Inequality worries a lot of people. According to the British Social Attitudes Survey, nearly four out of five respondents think the gap between the top and the bottom is too large. 57% believe the government should do something to address the gap (a clear majority given that about a quarter abstain). Two out three believe inequality was a causal factor behind many social problems. Confidence in social mobility is very low, with three out of four rejecting the statement that there was similarity of opportunities. During a time of economic stagnation, these issues come more to the fore than under conditions of steady growth, but the concerns are not new. Some of the answers to the inequality-related questions have been broadly similar over many years, so this is not just about trendy banker-bashing, or the hype over a certain book named after an item in the DIY toolbox.
Judging from such surveys, one might expect that there is strong support for massive redistribution programmes – but there isn’t. Only one out of three respondents agrees that the government should redistribute more from the better-off to the less well off. Only one out of four agrees that the government should raise taxes to pay for higher welfare benefits.
Apart from that, the volume of redistribution is already very substantial. The figure below shows the difference between Gini coefficients before and after redistribution through taxes and transfers. In the UK, the Gini coefficient of market incomes (the darker bars) is higher than in most comparable countries. The difference is large given that Gini coefficients are mathematically bounded between 0 and 1, and that values below 0.2 or above 0.6 are practically impossible.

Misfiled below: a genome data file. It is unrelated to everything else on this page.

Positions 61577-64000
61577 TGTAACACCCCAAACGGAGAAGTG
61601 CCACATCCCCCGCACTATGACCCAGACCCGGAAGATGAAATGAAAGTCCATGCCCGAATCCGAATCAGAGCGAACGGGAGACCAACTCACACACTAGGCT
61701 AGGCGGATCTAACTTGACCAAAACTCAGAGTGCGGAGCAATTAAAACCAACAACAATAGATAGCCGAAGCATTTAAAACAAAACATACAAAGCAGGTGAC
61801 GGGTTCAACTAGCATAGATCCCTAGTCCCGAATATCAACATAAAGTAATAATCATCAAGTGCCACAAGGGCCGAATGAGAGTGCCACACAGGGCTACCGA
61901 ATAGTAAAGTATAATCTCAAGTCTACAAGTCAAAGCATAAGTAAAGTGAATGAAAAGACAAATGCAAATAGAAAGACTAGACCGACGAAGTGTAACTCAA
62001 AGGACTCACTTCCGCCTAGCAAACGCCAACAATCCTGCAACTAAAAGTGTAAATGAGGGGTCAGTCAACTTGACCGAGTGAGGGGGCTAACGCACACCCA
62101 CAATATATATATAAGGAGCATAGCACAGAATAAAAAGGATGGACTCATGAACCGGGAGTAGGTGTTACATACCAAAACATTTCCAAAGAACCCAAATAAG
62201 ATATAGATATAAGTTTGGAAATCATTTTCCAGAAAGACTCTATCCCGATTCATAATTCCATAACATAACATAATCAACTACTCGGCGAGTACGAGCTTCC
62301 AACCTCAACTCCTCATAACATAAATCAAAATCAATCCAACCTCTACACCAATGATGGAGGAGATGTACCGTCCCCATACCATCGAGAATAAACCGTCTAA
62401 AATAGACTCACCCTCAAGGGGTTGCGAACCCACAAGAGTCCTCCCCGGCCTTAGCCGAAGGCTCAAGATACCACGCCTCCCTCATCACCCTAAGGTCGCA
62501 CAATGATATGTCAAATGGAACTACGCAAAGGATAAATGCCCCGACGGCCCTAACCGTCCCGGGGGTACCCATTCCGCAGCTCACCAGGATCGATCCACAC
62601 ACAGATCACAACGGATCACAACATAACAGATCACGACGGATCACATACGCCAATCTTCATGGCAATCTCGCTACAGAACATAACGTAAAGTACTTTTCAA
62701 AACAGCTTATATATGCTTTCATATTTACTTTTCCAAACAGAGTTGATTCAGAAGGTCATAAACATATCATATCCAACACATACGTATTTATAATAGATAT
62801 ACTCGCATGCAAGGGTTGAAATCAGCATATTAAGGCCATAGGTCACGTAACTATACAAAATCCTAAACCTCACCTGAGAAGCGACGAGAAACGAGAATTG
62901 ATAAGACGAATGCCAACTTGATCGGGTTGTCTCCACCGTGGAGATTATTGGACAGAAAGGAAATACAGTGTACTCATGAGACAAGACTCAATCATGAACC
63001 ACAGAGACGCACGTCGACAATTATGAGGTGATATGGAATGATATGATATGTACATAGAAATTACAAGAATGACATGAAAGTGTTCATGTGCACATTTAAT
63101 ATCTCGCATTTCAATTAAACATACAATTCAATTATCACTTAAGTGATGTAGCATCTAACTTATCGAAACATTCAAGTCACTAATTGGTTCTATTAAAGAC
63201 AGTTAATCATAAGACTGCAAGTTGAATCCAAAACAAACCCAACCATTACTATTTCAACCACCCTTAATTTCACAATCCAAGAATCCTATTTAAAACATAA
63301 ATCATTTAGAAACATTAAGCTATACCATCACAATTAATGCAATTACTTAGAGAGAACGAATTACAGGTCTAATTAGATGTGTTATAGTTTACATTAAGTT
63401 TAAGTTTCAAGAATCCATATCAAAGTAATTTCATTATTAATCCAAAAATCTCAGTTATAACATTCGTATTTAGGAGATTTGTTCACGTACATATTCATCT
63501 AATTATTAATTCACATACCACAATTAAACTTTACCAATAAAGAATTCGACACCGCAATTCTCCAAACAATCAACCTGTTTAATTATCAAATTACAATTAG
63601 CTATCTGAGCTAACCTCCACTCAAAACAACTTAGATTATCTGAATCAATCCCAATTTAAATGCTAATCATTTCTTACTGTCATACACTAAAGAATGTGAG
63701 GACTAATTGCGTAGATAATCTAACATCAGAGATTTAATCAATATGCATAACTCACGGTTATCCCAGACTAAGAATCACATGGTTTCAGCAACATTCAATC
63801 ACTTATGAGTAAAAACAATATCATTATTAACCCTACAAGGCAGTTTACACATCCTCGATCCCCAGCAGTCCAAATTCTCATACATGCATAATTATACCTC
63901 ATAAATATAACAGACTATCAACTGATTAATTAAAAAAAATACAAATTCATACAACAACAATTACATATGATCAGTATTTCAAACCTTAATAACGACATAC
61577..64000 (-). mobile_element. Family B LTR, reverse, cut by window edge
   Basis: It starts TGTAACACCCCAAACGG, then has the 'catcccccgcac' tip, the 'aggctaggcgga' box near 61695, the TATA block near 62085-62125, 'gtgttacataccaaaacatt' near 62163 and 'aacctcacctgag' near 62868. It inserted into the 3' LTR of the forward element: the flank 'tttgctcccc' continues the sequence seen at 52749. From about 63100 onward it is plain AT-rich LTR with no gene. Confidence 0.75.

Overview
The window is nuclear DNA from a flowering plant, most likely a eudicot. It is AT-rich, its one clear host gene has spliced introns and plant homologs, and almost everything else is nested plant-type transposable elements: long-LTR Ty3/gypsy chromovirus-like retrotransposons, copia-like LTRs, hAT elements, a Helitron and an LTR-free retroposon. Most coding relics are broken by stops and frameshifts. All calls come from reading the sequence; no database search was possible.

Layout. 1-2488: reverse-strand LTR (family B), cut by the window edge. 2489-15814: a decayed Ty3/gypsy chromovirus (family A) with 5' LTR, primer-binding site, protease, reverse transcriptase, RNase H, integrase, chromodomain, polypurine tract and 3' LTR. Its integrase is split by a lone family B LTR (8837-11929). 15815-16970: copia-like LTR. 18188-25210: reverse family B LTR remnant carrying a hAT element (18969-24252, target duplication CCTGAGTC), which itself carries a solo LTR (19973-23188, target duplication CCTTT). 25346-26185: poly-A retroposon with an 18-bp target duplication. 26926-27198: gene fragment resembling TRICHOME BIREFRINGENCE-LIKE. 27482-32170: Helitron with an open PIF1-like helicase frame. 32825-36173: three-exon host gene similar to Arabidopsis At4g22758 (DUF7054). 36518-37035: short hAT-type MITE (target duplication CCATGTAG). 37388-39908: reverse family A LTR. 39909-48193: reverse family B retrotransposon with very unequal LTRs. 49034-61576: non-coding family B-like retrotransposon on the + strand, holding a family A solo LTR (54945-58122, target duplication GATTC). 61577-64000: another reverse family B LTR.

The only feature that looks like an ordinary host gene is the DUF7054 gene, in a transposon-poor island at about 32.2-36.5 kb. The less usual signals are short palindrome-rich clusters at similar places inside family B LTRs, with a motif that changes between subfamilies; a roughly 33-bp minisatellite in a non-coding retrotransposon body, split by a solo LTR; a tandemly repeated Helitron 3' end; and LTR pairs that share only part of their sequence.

Graph: Gini-coefficients before (dark) and after redistribution (light)
Redistribution then lowers the Gini coefficient by 0.11 points – about the same as in Sweden, Norway, Denmark, the Netherlands and Germany. This means that the UK does not redistribute any less than the ‘Germanic’ countries – it just starts off with a more unequal distribution of market incomes.
Presumably, ‘predistribution’ is a response to these tensions. People want a more equal income distribution, but they don’t necessarily want further increases in redistribution, which has already been taken very far anyway. So is predistribution the way out? Is predistribution the way to narrow income differences without all the nasty side effects of redistribution?
It depends on what it means. If it means meddling with wages, industry structures and companies’ internal affairs, it is worse than redistribution. But there are a number of basic things which make good economic sense, while they would also decrease inequality. The are shown in the upper right corner of the table below, which, in a very simplified way, shows examples of factors that affect both inequality and overall economic performance.
Examples of factors influencing the income distribution by impact in economic performance
It will strike you immediately that the upper-right corner shows the kinds of issues where everybody agrees on the abstract goals, but nobody agrees on the actual policies required to achieve them.
And that is the real crux with predistribution. It is not yet clear whether the measures under this header fall into the upper-right or the bottom-right corner. If the latter, it means more red tape, dirigisme and wasteful subsidies. If the former, its proponents have only offered trivialities.